How does Orthodoxy see the "Chosen" people.. Why a "chosen" people and what does it mean? Was Israel really the Chosen people?
...Can`t anyone explain me the philosophy of the chosen people?This subjects offends me a lot and because of this subject I`m having strong difficulties in believing that the biblical G-d is the true G-d.I feel like Marcion.. Because of this subject I am on the merge of becoming an agnostic/atheist.. What morality in heaven`s name shall we draw from G-d having a chosen people?
An important early, long, and ever-controversial Jewish, apostolic, and patristic witness affirms a coming figure and purpose in the form of promise/fullfillment) -a Messiah and a trajectory of peace (shalom according to philologists meaning not simply the absence of war, but wholeness) radiating outward in our finite, contingent world into universal significance from before creation and time themselves, which we as Christians (lit those who follow the "Christ" or expected Messiah -the considerably rare phenomenon of an expected man promised one day to appear in history) identify as Jesus Christ/Messiah the eternal Logos. Regardless of the requisite controversies and qualifications that pertain to such an ever-assailed and controversial position I stand with those who affirm a Messianic trajectory was present from the time of the Promise made to Abraham onward; not only thence, but radiating from more ancient times still.
I take lost to be perplexed by what I call the scandal of particularity. Did God not care for those other nations and cultures that had no Messiah? But biblically this is inaccurate. Biblically all nations and cultures do have a Messiah, our Lord Jesus Christ.“All nations shall be blessed…”
(Gen 12:3; 18:18; 22:18; 26:4; 28:14).
One of the most prevalent critiques of Christianity during the Enlightenment period was the scandal of particularism/provincialism.
Israel traces the beginnings of her faith to an unusual series of promises recorded to single individual, a wandering Aramaean Nomad from Ur of the Chaldees known as Abraham. I will make you the father of many nations (Gen 17:4; Heb. gôyìm, the same Hebrew word often translated as "Gentiles" as in Is. 9:1 and elsewhere. Note that Abraham was a ger, i. e., a foreigner (“Your fathers, including Terah, the father of Abraham and the father of Nahor, dwelt on the other side of the River in old times; and they served other gods” (Josh 24:2). Many names of Abraham's family, Sarah, Micah, Terah, Laban, are associated with the Moon cult in Ur; this merely places them in the context of Ur. Abraham's faith did not "develop" from the moon cult, but emerged boldly and contrastively from its midst).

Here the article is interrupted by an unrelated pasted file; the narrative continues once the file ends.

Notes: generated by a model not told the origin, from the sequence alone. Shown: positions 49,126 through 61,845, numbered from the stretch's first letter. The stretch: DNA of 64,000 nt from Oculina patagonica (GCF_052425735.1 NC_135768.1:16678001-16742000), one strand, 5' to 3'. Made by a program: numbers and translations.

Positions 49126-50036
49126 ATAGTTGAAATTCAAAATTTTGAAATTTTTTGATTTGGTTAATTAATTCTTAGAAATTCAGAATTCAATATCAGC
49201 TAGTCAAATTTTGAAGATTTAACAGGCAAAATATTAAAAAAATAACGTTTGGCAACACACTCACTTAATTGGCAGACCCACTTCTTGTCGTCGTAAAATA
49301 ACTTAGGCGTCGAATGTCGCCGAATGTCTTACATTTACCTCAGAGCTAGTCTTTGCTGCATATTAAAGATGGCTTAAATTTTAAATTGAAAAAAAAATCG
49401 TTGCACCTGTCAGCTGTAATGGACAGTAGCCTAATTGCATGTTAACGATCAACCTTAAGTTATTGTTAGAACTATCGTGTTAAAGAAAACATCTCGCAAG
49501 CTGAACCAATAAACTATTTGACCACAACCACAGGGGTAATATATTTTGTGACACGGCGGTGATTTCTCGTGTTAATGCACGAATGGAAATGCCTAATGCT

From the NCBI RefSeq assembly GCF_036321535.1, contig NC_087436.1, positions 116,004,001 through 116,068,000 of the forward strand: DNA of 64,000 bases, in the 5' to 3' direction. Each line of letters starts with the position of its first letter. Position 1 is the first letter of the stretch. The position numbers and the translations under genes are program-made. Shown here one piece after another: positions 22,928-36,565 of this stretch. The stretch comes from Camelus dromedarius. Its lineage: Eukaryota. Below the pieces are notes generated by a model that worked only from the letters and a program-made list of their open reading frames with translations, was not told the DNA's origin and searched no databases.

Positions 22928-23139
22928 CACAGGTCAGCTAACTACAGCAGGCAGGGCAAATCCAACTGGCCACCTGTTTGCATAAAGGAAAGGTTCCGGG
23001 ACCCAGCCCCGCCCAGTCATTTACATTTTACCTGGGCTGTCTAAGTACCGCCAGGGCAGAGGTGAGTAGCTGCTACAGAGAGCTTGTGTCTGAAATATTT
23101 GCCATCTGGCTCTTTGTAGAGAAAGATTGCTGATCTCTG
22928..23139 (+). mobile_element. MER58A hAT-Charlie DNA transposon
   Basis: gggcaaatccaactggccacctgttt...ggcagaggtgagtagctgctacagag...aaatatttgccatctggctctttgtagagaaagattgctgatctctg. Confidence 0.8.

Whatever the cause, Greek thought was unaware of Inter-polis relations (Gk. polis = “city state”) and, like much of ancient thought, was hostile to the foreigner (Greek mind, intelligible speech, reason, and the barbaroi (“barbarians”) who lacked ho logos (“Reason”). Categories were generally domestic rather than international, and throughout the ancient world there was an antagonism towards outsiders and strangers. Cf. also the place of the goy-goyiim in God's purpose (God's promise to bless all the nations/peoples/tribes of the globe through a descendant of Abraham (see below), a correlate to the commission to preach the gospel to all the nations (Matt 28:19ff. ethne: is literally ethnic groups; cf. “ethnology”). Until very late (possibly the 5th century BC there was no basis in classical thought for any kind of 'Internationalism' let alone for concepts of International responsibilities or transnational norms. God's ultimate promise, presence, and purpose is, by contrast, to redeem the fallen universe (Is 60-66). In Christ there is no Greek, barbarian, male, or female.
The God of the Bible is indeed not some petty provincialistic and particularistic deity as Paine claimed, blessing only his chosen nation (Paine, Age of Reason); his aim was always to bless all peoples, universally, from the very beginning (particularistic modality; universal aim/purpose):
A. A PROMISE FOR ALL NATIONS!
Gen 12:3 (Yhwh to Abram at Haran): "In you shall all of the clans of the earth be blessed."
Gen 18:18 (Yhwh to Abraham at Mamre): "All nations of the earth shall be blessed in him."
Gen 22:18 (Angel of Yhwh to Abraham at Moriah): "In your seed all nations of the earth shall regard themselves as blessed."
Gen 26:4 (Yhwh to Isaac at Gerar): "In your seed all nations of the earth shall regard themselves as blessed."
Gen 28:14 (Yhwh to Jacob at Bethel): "In you and in your seed all clans of the earth shall be blessed."